As Americans struggle to make ends meet, congress has still been unable to come to an agreement regarding an acceptable stimulus package. While the details are debated, citizens continue go without the relief from the financial impact of the #Coronavirus. Relief like LWA (Lost Wages Assistance) helped bridge the #unemployment assistance from the CARES act, but without a longer term solution many are still feeling anxiety over what is to come.
This week, another stimulus bill, called the Delivering Immediate Relief to America’s Families, Schools, and Small Businesses Act was proposed. This proposed bill would extend some elements of the CARES Act, while either decreasing or ending others completely. The bill has been dubbed a “skinny” version of the previous stimulus package due to the lack of certain relief measures. Those who support the bill claim that the omissions in this proposed stimulus package are necessary to maintain national financial stability.
So, what is included in the proposed bill, and (if it passes) how might it affect you? Read on to find out more…
Like the CARES Act, this new proposed package contains federal funding to disburse additional unemployment pay each week to anyone who was left unemployed by COVID-19. The amount added per week in this proposed stimulus package, however, would be $300 per week, through December 27, 2020, instead of $600 per week offered under the CARES Act (that expired in July 2020.)
The skinny bill does backdate payments to include anyone who was unemployed after July 31st, 2020 when the CARES Act ended. This means that if you were unemployed between July 31st and the time when this measure might become active, you would receive a backdated payment.
The newest addition to this proposed stimulus package is a tax credit for parents that would reimburse some of the cost of homeschooling, if they choose not to send their children to open public school locations. The proposed bill also will open a scholarship fund for parents who wish to send their children to private or charter schools outside of their public school district.
Similarly to the CARES act, this proposed bill would allow small businesses to obtain federal loans from the Paycheck Protection Program. The PPP program originally afforded small businesses up to $10 million in funds to remain operational, but this would now be capped at $2 million per loan application and would be restricted to only include businesses that have seen a 35% drop in revenue during the first half of 2020.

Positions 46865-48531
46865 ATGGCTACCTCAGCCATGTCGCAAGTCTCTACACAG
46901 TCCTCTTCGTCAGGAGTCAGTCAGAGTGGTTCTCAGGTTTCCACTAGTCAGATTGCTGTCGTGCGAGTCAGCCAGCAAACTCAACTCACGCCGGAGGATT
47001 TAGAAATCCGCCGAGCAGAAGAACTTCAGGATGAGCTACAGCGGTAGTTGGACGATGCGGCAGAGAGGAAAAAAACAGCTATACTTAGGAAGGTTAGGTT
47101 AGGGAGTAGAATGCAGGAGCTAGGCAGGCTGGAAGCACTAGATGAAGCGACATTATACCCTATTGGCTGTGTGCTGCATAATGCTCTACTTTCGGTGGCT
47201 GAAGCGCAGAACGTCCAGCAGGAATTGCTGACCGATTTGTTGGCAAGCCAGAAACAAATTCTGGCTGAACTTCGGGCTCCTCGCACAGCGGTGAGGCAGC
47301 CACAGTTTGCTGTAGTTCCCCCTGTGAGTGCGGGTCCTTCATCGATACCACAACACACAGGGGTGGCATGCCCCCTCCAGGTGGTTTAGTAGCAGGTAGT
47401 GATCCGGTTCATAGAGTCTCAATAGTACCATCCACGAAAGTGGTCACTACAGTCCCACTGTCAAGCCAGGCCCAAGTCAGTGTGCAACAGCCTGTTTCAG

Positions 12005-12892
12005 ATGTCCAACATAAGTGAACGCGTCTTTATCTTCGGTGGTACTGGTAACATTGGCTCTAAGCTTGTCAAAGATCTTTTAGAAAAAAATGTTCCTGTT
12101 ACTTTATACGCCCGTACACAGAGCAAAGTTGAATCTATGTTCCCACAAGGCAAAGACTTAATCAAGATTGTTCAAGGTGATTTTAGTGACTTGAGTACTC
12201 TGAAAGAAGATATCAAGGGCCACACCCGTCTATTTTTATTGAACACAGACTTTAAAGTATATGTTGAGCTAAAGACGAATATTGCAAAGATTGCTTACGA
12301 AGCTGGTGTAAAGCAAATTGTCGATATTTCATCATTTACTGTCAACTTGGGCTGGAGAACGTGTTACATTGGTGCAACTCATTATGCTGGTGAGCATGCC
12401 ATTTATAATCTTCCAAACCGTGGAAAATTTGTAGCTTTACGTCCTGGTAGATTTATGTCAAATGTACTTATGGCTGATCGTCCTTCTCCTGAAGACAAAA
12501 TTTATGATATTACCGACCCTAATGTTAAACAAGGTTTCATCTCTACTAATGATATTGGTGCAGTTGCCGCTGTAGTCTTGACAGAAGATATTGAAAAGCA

The program would also place less restrictions on what the loan funds can be used for by small businesses. Previously, the Paycheck Protection Program stipulated that at least 60% of the funds must go toward employee payroll. It’s unclear whether that stipulation will be upheld with greater spending flexibility for small businesses who would qualify under this proposed bill.
Schools, employers and medical institutions will all be legally protected from lawsuits relating to #coronavirus infection under this proposed bill. This means that school children, employees, and patients (or families of) will have a reduced ability to take legal action against an institution if they fall ill with COVID-19 while in one of these institutions.
This bill does not include a couple of key aspects that were granted in both the CARES Act and other proposed stimulus packages.
Although many Americans have been anticipating and hoping for a second wave of stimulus payments to come around, this bill doesn’t include any mention of a stimulus payment. The original payment started at $1,200 for individuals and scaled to include additional funds for dependent family members. For many, the payment could be applied to additional costs of living due to the current pandemic, or saved in case of sudden unemployment. The loss of that security and financial padding could push many Americans that much closer toward financial instability.
The CARES act provided the Coronavirus Relief Fund for state and local governments in order to help fund any extra measures or costs that might need to be taken to navigate the pandemic. Because of the unexpected financial strain on communities, governments needed these funds to provide for the unique needs of their citizens during the pandemic.
On Wednesday 10/21 the House will vote on a reboot of the Delivering Immediate Relief to America’s Families, Schools, and Small Businesses Act, also known as the "Skinny Bill." This bill includes the same elements described above, including an extra $300 per week for the unemployed, plus it will now include a $1200 stimulus check for individuals and families.
What’s your take on this new bill? Do you think this potential stimulus package is too 'skinny' or just right?